The National Vision Screening Program for kindergarten

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Republic Act 11358

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Republic Act 11358 was enacted into law on July 31, 2019

Background

Amblyopia, or lazy eye, is a common condition among children that can cause permanent visual impairment if left untreated. Treatment involves corrective lenses and/or patching before the child reaches age 7.

 

The National Vision Screening Program (NVSP), spearheaded by the Philippine Eye Research Institute (PERI) in collaboration with the Department of Health (DOH) and the Department of Education (DepEd), aims to screen all kindergarten pupils entering the Filipino school system at age 5 or 6 to detect errors of refraction and amblyopia. A PERI Vision Screening module was developed using evidence-based approach. This is a pass-fail system that will be conducted by teachers. Students who fail in the test will be asked to sit in the first row of the class as an immediate intervention and are subsequently referred to eye care practitioners for evaluation and treatment.

State of Eye Health in Children Today

 

Nationwide, four pupils in a class of 40 have vision problem; three of them may have error of refraction and one may have amblyopia or lazy eye. Amblyopia has a prevalence of 2-5% in children, making it one of the causes of visual impairment and preventable blindness.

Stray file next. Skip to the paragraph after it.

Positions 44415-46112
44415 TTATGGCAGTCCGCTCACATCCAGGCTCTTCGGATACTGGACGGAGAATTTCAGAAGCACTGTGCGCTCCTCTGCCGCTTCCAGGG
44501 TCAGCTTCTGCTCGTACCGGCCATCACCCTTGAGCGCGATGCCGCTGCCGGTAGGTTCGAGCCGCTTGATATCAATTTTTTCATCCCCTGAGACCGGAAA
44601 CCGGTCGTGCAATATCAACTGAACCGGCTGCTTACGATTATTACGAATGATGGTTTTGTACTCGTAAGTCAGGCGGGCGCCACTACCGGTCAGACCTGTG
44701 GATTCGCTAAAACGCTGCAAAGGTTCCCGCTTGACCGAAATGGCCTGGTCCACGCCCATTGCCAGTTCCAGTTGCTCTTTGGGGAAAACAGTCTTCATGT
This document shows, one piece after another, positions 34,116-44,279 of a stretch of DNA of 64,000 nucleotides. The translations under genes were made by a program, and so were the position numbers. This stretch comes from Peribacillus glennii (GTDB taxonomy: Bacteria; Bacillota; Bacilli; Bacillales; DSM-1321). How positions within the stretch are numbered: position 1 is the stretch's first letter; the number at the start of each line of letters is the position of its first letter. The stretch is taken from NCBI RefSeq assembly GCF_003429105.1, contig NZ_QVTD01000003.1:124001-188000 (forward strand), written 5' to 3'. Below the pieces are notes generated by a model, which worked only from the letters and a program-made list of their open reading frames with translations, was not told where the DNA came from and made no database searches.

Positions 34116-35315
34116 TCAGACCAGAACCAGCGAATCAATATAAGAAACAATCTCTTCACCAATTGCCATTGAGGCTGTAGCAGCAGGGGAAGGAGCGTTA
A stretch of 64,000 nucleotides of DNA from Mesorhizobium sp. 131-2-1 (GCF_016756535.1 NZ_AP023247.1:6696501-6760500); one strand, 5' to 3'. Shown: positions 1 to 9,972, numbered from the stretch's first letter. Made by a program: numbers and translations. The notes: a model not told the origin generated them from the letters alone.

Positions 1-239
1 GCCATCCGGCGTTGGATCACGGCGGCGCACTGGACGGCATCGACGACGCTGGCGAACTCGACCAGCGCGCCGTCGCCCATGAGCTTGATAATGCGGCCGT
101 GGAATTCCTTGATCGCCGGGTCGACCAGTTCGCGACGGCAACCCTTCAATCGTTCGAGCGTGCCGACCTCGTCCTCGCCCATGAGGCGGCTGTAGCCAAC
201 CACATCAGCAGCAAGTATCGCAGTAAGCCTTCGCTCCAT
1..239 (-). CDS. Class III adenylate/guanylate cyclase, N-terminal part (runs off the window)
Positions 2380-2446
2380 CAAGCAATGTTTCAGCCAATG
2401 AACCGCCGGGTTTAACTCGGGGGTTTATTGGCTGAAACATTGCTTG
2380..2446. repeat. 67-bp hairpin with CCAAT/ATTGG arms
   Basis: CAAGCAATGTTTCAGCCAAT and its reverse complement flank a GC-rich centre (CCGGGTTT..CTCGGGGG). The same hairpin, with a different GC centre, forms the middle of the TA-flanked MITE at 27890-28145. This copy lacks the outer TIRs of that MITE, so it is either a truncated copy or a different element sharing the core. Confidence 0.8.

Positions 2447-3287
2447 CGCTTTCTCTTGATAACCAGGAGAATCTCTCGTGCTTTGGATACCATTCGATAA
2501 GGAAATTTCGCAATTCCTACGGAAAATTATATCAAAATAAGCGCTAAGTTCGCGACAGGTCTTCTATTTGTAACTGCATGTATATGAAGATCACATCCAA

Prevention is the Key

 

With the full implementation of the K to 12 program of the DepEd last 2012, preschool entry for public school system now starts earlier at the age of 5 or 6. Vision screening done at this age would allow early detection of amblyopia when treatment is still possible. Amblyopia, if not treated, will lead to educational, occupational and safety restrictions later in life.

 

The validated and pilot-tested PERI Vision Screening Kit will make the vision screening easy, fast, efficient and can be done using only one kit per school, making it cost-effective.

 

The symbols in the Vision Test Chart are culturally neutral and could be recognized across different socioeconomic status and cultural minorities. The use of the symbols allow vision screening to children who still don’t know how to read letters and/or numbers and can also work well with children with auditory and verbal difficulties. This is also useful for the typically shy preschoolers.

The numbers printed at the back can be used to screen older children who can read numbers.

 

The whole process is likened to a “play” or a matching game between the teacher and the pupil, allowing better compliance to the vision screening test.